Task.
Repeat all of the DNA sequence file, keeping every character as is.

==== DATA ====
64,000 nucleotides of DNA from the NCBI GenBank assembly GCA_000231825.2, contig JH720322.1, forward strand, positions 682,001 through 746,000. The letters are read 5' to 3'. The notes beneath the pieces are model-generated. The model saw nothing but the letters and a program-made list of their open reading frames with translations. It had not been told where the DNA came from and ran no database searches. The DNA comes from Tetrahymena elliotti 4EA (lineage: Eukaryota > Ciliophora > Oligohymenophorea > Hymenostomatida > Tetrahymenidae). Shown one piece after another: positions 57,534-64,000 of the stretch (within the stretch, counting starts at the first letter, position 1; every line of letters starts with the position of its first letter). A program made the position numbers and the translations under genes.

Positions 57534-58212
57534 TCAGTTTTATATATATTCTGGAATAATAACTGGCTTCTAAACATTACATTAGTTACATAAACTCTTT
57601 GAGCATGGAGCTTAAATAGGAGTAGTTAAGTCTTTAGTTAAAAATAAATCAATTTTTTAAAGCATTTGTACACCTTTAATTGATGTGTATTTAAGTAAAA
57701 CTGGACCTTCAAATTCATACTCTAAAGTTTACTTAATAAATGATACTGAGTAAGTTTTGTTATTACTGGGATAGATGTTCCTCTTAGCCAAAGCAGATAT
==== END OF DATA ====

64,000 nucleotides of DNA from the NCBI GenBank assembly GCA_000231825.2, contig JH720322.1, forward strand, positions 682,001 through 746,000. The letters are read 5' to 3'. The notes beneath the pieces are model-generated. The model saw nothing but the letters and a program-made list of their open reading frames with translations. It had not been told where the DNA came from and ran no database searches. The DNA comes from Tetrahymena elliotti 4EA (lineage: Eukaryota > Ciliophora > Oligohymenophorea > Hymenostomatida > Tetrahymenidae). Shown one piece after another: positions 57,534-64,000 of the stretch (within the stretch, counting starts at the first letter, position 1; every line of letters starts with the position of its first letter). A program made the position numbers and the translations under genes.

Positions 57534-58212
57534 TCAGTTTTATATATATTCTGGAATAATAACTGGCTTCTAAACATTACATTAGTTACATAAACTCTTT
57601 GAGCATGGAGCTTAAATAGGAGTAGTTAAGTCTTTAGTTAAAAATAAATCAATTTTTTAAAGCATTTGTACACCTTTAATTGATGTGTATTTAAGTAAAA
57701 CTGGACCTTCAAATTCATACTCTAAAGTTTACTTAATAAATGATACTGAGTAAGTTTTGTTATTACTGGGATAGATGTTCCTCTTAGCCAAAGCAGATAT